-Kate

  3. Cindy says:

    This looks really good. I’ve been missing sandwiches lately, so I’ll definitely give it a try.
    Cindy
    http://www.wheatlessfoodie.blogspot.com

  4. Michelle says:

    I made this bread late last night and it is yummy. I think that I’ll try it with oil soaked sun-dried tomatoes next time. My mom is in love with this bread. Also, I just used regular milk powder – I couldn’t find any buttermilk powder in my area, so I’ll have to wait until I make a trip to the specialty store I go to, but it still worked great for moisture.

    Thinking of trying this recipe with raisins instead too. I really miss my cinnamon raisin bread.

    Thanks Kate!

  5. Pip says:

    Has anyone tried this in a bread machine? Or is that my job for tomorrow….?

    • Kate says:

      I don’t see why it wouldn’t work in a bread machine… I just don’t have one that I can use.
      You’ll have to come back and let us know how your loaf turns out!
      ~Kate

  6. Diane says:

    How exciting it is to be able to make sandwiches again! My kids miss having quick sandwiches as a snack. It would be great to have this recipe work out however my children and I are gluten, dairy and egg intolerant. I really would like to try this recipe, however I cannot use the buttermilk powder. What else could I use that is Dairy free in replacement to the buttermilk for this recipe? I have a egg substitute that I could use in replacement of the eggs. Also my son cannot have flaxseed. Can I replace flax with something else? thanks

    • Kate says:

      What about powdered soy milk for the powdered buttermilk?
      And soy milk (or almond milk) for the buttermilk. Just add a little lemon juice to the milk to get the acidity up.
      The flaxseed meal is the fiber boost and binder boost. I would suggest brown rice bran as the substitute to boost the fiber.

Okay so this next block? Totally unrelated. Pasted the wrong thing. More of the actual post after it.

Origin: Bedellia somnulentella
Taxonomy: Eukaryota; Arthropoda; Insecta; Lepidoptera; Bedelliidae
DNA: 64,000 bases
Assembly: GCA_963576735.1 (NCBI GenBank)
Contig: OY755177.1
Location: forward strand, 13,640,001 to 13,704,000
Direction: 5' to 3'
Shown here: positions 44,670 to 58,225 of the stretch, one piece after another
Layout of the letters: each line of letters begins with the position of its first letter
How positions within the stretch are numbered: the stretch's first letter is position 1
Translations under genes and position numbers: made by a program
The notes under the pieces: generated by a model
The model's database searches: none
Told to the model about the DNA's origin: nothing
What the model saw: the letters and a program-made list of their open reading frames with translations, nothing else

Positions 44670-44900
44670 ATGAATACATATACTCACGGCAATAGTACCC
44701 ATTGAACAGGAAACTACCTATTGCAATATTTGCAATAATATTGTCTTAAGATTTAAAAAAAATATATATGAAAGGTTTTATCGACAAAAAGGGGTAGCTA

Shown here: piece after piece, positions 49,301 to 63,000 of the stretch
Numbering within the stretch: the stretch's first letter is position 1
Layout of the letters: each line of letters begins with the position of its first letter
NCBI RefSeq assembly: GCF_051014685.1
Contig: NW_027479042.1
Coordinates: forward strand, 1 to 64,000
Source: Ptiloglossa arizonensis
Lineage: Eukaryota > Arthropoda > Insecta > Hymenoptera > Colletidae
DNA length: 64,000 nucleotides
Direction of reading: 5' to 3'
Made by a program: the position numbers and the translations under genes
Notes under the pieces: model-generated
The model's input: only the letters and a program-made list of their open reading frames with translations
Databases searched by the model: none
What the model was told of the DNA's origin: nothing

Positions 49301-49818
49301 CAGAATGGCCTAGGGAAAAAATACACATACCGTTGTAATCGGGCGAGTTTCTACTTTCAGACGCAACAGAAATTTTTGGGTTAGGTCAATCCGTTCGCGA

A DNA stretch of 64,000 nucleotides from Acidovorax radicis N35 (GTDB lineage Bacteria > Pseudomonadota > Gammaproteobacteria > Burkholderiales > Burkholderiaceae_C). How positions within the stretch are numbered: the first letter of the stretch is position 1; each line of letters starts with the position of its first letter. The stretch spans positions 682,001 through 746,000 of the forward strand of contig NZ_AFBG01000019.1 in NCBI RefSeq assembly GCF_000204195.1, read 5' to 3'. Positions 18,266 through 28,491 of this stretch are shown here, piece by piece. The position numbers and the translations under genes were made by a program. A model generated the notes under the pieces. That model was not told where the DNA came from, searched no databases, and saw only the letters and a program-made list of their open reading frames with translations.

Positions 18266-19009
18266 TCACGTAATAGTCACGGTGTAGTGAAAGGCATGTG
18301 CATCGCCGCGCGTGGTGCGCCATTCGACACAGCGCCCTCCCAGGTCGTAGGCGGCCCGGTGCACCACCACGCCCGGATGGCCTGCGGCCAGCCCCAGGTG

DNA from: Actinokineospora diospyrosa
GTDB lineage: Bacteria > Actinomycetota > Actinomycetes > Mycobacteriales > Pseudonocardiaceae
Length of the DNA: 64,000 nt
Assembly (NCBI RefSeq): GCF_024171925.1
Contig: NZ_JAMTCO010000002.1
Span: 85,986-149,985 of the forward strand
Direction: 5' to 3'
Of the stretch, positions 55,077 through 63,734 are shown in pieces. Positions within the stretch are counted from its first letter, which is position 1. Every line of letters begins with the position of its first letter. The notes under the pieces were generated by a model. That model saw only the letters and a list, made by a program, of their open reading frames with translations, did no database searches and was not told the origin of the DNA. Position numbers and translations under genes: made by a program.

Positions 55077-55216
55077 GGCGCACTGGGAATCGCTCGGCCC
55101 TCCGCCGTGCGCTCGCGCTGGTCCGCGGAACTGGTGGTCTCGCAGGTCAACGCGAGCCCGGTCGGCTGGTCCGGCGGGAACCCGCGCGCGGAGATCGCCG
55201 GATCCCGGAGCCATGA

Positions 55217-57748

Hope that helps.
      Kate

  7. Paula says:

    after taking 2 months to get all ingredients together I was soo excited to make this bread. My daughter and I were so excited about another bread. To our dismay it was not good. Had a strange after taste and truthfully the Bob’s Red Mill bread mix is much better.. Sorry, but I will continue to try other receipes in hope that I eventually run across one that is truly good.

    • Bummer, Paula – I’m sorry you don’t like this one. Just a couple thoughts for you (and maybe a tip to make your search easier?)
      1. If there was a sour taste/aftertaste, then one of the flours/ingredients was old.
      2. If you prefer Bob’s mixes for breads, than you should search for some bean-flour based breads. Those are the most similar to your preference. ;)
      Hppe that helps!
      Kate

  8. Betty says:

    I can’t wait to try this for our horseback camping trips. I’ve been wondering how we’re going to do them this year as it’s ALWAYS sandwiches on the trail and dinner back at camp. One thing I have to say about the preheating tip, it won’t work in all ovens though. Mine has the top element heating so it puts a crust on the bread top and won’t bake right. But, it’s not a problem taking it out. I wonder if the SD tomatoes I have are good yet?